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Chart: How much Apple will lose from Netflix’s iTunes billing change

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The Crown NetflixNetflix show “The Crown.”Netflix
  • Apple stands to lose a substantial amount of revenue after Netflix dumped iTunes billing.
  • Netflix is currently the highest grossing app on the App Store and has to hand Apple up to 30% of user subscriptions billed through iTunes.
  • The streaming giant will force new and lapsed users to pay through its website rather than iTunes.
  • A chart from analysts at Nomura shows what happened to Apple when Spotify pulled the same trick in 2016.

Apple has had a rough time over the festive period.

In late December, VentureBeat revealed that Netflix would start forcing new and lapsed iOS users to pay for the streaming service through its website, rather than through iTunes.

And on Wednesday, Apple issued a shock revenue warning after iPhone sales and China’s economy were slower than expected.

The Netflix development doesn’t necessarily seem like a big deal, except that Apple earns a considerable amount of money from the streaming service thanks to its 30% levy on subscriptions, in-app content, and one-off payments for anything sold through its App Store.

Read more: Apple’s sweet talk about its $10.8 billion services business was totally undermined by Netflix

Basically, if you pay for stuff on apps through Apple, the developer has to hand a slice of that revenue to Apple. This applies to digital content businesses like mobile games and music and streaming services rather than apps like Uber or Airbnb, which provide real-world services.

Netflix is hugely popular and, in the US, it earned more revenue through the App Store than any other app, according to November data from SensorTower. We can assume then that it’s also the top-earning third-party app for Apple. Further figures suggest Apple could end up losing $256 million in potential annual revenue thanks to Netflix bypassing iTunes billing. So Apple is about to lose a big chunk of cash from the App Store.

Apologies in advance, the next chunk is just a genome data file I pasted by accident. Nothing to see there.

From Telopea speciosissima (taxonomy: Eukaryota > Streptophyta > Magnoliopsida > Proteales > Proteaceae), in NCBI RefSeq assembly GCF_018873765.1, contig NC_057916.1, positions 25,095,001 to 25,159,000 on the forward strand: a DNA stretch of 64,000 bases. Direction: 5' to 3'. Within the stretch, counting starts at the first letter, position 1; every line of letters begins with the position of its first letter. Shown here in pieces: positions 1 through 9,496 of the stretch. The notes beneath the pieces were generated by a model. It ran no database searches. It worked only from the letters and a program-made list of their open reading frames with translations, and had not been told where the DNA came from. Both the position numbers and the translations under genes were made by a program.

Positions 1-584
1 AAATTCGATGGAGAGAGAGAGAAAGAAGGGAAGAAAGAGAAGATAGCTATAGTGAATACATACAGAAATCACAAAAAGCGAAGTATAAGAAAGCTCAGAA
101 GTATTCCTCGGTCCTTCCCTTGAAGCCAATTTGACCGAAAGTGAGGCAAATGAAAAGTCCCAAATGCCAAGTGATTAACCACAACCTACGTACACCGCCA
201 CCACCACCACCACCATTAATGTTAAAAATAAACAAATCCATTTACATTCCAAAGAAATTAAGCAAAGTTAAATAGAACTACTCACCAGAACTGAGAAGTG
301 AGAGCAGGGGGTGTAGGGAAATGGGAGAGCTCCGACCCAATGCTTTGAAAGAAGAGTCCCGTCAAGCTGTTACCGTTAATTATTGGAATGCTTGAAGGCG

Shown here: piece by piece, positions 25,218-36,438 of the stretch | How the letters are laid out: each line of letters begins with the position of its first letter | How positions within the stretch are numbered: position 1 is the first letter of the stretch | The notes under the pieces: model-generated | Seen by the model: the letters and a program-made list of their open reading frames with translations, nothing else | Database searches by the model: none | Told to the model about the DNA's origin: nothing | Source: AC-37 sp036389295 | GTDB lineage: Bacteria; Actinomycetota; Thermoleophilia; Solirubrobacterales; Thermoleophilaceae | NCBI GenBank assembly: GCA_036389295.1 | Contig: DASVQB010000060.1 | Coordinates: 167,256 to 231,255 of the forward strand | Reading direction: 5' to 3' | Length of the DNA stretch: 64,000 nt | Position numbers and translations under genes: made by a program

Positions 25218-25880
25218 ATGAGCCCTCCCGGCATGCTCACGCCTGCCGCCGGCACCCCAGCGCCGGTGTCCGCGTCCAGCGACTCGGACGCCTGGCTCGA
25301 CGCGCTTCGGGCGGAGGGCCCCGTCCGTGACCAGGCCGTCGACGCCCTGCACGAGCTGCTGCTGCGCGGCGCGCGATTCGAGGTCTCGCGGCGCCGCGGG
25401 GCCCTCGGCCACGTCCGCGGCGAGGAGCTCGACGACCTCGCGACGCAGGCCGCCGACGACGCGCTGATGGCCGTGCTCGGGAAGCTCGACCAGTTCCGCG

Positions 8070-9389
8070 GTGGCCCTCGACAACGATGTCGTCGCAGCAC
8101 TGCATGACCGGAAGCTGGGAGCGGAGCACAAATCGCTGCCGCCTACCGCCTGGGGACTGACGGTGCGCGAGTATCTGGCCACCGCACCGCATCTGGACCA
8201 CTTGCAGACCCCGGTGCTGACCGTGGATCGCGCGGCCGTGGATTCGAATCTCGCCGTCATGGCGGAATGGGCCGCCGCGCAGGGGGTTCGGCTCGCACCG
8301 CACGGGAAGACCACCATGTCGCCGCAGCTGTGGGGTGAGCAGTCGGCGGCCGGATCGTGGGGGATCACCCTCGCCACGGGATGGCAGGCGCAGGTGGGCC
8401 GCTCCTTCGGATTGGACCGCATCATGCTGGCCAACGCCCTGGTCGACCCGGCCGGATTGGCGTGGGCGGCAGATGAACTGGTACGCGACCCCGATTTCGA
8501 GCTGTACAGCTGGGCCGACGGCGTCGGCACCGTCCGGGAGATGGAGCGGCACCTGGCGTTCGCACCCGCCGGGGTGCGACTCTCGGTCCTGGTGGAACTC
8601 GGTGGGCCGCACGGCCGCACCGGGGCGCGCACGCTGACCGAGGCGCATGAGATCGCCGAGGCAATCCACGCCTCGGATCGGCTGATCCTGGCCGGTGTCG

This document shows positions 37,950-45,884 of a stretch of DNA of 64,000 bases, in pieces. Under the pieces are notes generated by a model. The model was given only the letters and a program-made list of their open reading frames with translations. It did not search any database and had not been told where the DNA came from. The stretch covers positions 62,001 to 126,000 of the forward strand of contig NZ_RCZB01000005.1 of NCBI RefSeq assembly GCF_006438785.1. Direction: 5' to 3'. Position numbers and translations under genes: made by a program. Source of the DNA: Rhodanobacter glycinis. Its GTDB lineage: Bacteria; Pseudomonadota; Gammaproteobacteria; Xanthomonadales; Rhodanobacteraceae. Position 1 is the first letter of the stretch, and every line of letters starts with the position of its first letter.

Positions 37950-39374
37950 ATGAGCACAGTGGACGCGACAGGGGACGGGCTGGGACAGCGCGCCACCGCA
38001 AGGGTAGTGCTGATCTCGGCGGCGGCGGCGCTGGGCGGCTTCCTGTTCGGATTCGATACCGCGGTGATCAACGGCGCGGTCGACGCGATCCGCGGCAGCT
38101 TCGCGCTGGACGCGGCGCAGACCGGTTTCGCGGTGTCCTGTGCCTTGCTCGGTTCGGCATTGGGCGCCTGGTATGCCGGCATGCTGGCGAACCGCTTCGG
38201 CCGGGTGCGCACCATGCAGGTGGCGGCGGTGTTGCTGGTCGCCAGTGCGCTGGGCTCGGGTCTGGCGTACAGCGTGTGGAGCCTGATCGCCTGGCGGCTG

Here’s what that might look like, visualised.

Analysts at Nomura noted that there’s a precedent for Netflix’s move: Spotify has been asking subscribers for years to switch away from paying through Apple. The analysts put together a chart, compiled with data from SensorTower and Instinet, showing just how that affected App Store revenue.

This chart shows that Apple will feel a much bigger drop from Netflix than Spotify:

Nomura Spotify Netflix chartApp Store revenue from Spotify saw a dropoff in 2016, after the music firm encouraged users to subscribe directly rather than through Apple.Nomura/Business Insider

This isn’t particularly good news for Apple, which is currently trying to persuade investors that its services business can make up for its slowing iPhone revenues. Apple counts revenue made from the App Store as part of its services business. It also includes the money it makes from iCloud, AppleCare, and Apple Music.

Business Insider estimates that revenue from the App Store accounts for almost 40% of Apple’s services business. You can see how we worked that out here. Netflix may not dent that number by itself, but it might set a trend for other big subscription and content businesses — like major news outlets or Tinder — likewise trying to bypass the iTunes billing process.

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More groups join in support of women in STEM program at Carleton

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OTTAWA — Major companies and government partners are lending their support to Carleton University’s newly established Women in Engineering and Information Technology Program.

The list of supporters includes Mississauga-based construction company EllisDon.